Today is the first Tuesday in November, which means that for those of us freezing our toes off up north, it's finally time to turn on the heat! It also means it is Election Day, and since we're not electing a President this year, we have the luxury to relax and reflect on the trailblazing Jewish women in politics who have made history on this historic day.
Yesterday, Oct. 28, 2009, heralded a historic moment for human rights as President Obama signed the Matthew Shepard and James Byrd, Jr. Hate Crime Prevention Act into law. This act expands the already existing hate crime protection to include crimes based on one's sexual orientation, gender, disability, or gender identity, and also allows federal authorities to support local investigations, as well as step in when local authorities unable or unwilling to investigate. For the first time in our nation's history, GLBT people and people with disabilities have the legal right to safety from hate violence.
Our friends at the National Museum of American Jewish History have recently announced a new project for which they are seeking public input. Their new museum, scheduled to open in November 2010, will include a gallery called "Only in America," that will -- in their words -- "examine the choices, challenges, and opportunities faced by a remarkable group of a token 18 American Jews on their paths to accomplishment."
My earlier post on Sotomayor sparked some interesting conversation among my friends on Facebook that I thought worth bringing back to the blog. Most of it -- unsurprisingly, considering my demographic (thirtysomething mothers of young kids) -- was about motherhood.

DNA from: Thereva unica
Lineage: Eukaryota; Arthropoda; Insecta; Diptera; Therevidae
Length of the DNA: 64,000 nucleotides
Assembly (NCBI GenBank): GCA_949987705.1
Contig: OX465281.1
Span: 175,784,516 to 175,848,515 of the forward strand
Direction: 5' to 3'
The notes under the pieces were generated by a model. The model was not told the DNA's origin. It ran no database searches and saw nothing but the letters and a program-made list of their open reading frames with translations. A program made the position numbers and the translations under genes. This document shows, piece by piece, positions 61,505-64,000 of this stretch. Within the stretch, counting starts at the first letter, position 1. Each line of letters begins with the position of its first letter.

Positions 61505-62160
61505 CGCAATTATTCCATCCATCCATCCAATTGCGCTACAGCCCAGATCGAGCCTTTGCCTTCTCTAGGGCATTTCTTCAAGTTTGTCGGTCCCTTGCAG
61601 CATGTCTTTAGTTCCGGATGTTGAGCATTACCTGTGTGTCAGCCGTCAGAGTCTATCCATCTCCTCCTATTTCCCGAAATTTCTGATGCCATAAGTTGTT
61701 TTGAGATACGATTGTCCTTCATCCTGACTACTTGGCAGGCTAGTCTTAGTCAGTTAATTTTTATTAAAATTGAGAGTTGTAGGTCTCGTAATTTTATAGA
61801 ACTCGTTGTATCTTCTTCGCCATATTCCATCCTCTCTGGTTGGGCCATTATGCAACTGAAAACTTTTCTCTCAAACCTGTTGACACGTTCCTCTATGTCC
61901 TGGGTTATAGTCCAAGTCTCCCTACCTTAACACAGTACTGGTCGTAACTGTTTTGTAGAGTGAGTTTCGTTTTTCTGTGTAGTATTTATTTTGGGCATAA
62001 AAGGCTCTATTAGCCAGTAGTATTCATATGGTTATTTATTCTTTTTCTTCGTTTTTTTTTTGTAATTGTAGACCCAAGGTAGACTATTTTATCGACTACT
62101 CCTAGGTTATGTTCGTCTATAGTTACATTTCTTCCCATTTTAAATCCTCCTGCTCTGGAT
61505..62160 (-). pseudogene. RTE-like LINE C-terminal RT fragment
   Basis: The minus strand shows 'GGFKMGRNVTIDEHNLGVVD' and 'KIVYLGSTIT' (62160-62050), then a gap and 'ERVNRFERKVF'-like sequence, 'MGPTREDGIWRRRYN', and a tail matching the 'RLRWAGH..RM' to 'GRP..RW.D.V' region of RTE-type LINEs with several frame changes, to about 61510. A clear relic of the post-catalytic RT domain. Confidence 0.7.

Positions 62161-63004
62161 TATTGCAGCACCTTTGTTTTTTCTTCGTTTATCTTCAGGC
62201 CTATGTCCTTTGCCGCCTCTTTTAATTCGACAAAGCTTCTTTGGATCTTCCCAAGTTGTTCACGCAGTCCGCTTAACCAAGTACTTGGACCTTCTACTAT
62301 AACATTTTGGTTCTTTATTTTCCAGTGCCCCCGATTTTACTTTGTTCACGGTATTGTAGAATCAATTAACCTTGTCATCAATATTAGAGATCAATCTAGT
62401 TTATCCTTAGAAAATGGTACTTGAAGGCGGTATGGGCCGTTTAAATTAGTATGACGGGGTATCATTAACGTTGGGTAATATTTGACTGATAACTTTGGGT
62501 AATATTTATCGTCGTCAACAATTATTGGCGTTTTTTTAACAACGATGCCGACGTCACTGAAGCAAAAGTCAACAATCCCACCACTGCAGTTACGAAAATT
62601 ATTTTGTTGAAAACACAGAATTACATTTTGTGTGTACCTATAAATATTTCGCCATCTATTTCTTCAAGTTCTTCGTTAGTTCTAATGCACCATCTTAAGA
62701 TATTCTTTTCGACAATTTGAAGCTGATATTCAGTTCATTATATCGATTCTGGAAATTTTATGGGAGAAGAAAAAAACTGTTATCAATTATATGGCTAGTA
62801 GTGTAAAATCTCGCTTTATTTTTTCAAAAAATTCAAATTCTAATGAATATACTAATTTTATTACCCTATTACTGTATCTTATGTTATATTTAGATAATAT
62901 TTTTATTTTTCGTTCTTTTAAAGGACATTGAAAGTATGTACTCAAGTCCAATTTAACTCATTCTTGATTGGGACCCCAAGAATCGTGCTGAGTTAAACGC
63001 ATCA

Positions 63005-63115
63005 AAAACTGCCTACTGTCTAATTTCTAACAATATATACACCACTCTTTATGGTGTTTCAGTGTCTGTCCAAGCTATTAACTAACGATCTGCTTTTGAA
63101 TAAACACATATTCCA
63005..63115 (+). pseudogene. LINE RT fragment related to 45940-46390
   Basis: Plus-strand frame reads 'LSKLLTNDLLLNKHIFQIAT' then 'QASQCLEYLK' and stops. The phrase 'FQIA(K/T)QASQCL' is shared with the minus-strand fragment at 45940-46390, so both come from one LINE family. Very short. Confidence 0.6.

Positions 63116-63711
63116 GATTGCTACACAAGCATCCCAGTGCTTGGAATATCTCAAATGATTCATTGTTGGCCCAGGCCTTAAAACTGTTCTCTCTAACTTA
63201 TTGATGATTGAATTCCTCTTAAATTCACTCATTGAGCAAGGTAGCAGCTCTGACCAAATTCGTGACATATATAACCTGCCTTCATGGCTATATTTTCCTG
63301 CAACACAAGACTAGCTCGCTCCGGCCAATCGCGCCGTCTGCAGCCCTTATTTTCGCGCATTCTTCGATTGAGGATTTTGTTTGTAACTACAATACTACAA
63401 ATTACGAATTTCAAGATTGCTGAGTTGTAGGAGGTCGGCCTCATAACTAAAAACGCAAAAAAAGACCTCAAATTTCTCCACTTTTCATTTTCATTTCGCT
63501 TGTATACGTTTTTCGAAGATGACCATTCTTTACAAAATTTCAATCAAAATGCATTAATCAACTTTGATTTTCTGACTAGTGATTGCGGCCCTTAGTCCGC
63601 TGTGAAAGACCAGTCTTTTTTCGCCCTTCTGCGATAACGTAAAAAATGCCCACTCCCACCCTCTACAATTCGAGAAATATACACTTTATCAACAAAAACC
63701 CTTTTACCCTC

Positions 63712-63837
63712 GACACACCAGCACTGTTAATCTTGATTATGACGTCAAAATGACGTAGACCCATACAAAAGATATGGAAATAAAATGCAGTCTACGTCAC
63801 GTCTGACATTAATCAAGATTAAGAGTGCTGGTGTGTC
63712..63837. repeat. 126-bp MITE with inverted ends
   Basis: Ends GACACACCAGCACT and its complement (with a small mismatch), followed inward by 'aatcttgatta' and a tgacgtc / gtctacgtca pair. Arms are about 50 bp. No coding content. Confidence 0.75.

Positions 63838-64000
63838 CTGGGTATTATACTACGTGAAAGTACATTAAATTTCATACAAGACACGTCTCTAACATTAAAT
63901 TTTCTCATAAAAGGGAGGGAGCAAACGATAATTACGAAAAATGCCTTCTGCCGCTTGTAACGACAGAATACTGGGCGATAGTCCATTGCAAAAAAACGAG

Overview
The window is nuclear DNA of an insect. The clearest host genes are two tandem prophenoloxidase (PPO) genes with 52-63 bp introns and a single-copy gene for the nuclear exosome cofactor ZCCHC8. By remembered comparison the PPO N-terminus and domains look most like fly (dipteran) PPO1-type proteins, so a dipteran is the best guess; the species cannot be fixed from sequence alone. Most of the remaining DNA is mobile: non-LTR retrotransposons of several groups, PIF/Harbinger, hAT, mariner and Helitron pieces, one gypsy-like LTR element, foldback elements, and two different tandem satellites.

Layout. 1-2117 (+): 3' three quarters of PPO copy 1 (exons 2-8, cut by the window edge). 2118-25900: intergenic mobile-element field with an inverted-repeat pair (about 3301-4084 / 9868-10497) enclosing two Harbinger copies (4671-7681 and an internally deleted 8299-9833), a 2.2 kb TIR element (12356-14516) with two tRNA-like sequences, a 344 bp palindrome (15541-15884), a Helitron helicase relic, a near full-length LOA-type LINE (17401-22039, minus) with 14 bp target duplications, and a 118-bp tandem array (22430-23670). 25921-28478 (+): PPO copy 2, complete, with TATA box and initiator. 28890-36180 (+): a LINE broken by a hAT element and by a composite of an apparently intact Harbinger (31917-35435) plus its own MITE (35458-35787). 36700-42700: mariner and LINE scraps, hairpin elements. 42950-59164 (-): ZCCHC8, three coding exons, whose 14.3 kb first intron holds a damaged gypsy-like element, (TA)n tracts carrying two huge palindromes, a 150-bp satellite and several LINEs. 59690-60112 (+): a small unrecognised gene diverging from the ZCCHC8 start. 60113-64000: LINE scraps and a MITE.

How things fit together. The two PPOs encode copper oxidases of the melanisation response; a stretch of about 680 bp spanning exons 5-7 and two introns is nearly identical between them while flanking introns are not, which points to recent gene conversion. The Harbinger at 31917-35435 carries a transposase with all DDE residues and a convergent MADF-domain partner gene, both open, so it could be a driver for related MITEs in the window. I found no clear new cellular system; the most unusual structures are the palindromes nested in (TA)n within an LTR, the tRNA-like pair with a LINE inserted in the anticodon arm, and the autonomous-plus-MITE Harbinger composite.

I promise I'm not turning this blog into all Bella Abzug, all the time, but I think this election day deserves a kick-ass quote to set the tone. Bella described her occupation as "figuring out how to beat the machine and knock the crap out of the political power structure." She wasn't one to mince words. I love that about her.
Judith Warner's New York Times op-ed piece caught my eye with its opening quote from Bella Abzug, one of my heroes: "Our struggle today is not to have a female Einstein get appointed as an assistant professor. It is for a woman schlemiel to get as quickly promoted as a male schlemiel." Warner's piece was, as you might guess, about Sarah Palin. (I won't say more about her for fear of threatening our 501(c)3 status.)
Thirty-eight years ago today, thousands of women nation-wide responded to Jewish feminist Betty Friedan's call for a Women's Strike for Equality. In addition to a huge march down New York's 5th Avenue, women around the country demonstrated in support of three main goals: free abortion on demand, free 24-hour community-controlled child care centers, and equal opportunity in jobs and education.
Today is the tenth anniversary of the death of Bella Abzug, activist extraordinaire. With her big hats and even bigger charismatic personality, her sharp mind and even sharper tongue, Bella took on the world and changed it. As a young girl, she spoke on street corners for Hashomer Hatzair, the socialist Zionist youth movement. As a young lawyer in the 1950s, she took on civil rights causes in the atmosphere of McCarthyism. As a mother and activist, she fought for a nuclear-free world with Women Strike for Peace.